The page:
Slow Jets: Remain in Ether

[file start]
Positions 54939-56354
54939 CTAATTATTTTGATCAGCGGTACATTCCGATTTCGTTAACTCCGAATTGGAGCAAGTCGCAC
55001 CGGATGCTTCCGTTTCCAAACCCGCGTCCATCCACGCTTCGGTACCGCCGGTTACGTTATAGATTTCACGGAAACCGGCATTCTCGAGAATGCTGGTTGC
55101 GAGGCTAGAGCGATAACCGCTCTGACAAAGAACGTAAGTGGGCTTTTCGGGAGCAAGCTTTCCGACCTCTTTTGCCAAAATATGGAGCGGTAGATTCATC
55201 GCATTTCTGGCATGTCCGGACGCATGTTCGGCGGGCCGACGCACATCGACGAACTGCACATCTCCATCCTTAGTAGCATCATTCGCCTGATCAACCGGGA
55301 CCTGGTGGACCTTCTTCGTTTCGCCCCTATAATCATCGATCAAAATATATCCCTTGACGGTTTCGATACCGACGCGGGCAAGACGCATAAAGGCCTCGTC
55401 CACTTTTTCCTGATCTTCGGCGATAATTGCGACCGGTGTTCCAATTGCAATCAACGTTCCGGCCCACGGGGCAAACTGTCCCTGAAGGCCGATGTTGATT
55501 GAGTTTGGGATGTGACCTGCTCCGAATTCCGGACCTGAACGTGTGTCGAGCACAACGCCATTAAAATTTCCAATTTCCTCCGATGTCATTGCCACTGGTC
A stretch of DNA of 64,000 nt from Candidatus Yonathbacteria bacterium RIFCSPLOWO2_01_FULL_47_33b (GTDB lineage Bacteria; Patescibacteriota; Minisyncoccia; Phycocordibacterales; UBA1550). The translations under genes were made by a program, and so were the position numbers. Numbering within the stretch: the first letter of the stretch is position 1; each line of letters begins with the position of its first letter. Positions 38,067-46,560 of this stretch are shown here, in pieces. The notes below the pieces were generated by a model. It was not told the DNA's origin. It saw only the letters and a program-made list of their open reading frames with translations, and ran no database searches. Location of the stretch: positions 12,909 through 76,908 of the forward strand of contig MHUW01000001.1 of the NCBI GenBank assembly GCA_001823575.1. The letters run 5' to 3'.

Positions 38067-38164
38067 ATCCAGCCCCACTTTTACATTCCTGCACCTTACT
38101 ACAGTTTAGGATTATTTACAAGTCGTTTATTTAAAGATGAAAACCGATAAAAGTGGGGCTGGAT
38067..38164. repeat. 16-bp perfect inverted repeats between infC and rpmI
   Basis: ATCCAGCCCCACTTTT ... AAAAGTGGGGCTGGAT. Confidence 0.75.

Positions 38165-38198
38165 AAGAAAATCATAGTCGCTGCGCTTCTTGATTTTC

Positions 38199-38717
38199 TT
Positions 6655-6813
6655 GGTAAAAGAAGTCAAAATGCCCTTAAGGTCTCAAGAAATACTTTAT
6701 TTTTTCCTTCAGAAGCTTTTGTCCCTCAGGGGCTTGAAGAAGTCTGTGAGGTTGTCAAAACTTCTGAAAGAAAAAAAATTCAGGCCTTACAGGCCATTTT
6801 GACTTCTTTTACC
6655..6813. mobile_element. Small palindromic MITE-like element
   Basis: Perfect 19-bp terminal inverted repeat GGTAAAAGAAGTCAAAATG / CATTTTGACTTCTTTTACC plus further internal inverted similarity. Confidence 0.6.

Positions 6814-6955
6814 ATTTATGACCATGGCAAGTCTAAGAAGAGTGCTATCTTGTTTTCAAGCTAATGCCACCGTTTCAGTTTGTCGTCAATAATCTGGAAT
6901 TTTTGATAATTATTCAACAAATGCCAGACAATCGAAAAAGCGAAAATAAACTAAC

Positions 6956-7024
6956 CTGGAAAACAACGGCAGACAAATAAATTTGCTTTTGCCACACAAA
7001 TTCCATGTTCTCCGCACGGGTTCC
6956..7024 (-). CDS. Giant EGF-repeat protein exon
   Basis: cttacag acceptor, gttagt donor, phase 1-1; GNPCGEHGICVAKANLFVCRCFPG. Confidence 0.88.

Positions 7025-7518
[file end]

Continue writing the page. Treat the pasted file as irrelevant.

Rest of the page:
The Slow Jets continue planting their own idiosyncratic stamp on so-called indie rock with this third outing, and once again the trio offers tightly penned tunes that allow you to rediscover the voluminous worlds that can be found in the straightforward song. Songwriter Greg Preston is approaching Andy Partridge levels of words-and-guitar alchemy, draping his offbeat lyrics off the beats of his intricate melodies, his voice’s nasal expanse hovering over his six string’s road-map lines. And Ether is also the Jets’ most polished and polyphonic outing yet: “Country Under Canada” unfolds like a nearly seven-minute anti-xenophobic mini-symphony, “Marching Into the Ground” comes charging out of an electronic tone ocean, and “Piano Needs Hands” plinks along on a low-tech drumbeat. But the Jets’ wheelhouse remains their guitar-bass-drum axis—dig “Move While the Door Is Open,” “Ether Remains,” “Dreams Come Out,” and the blithely infectious “Famous Flaws of King Ubu”—with Marc Berrong’s doing-more-with-less stick work and Tim Baier’s minimal yet vaguely funky four-string strolls containing Preston’s guitar/vox multiple personalities without restraining them. Ether doesn’t rewrite any indie-rock rule book, but that’s only because the Slow Jets working inside the lines betters most who believe breaking rules makes them interesting.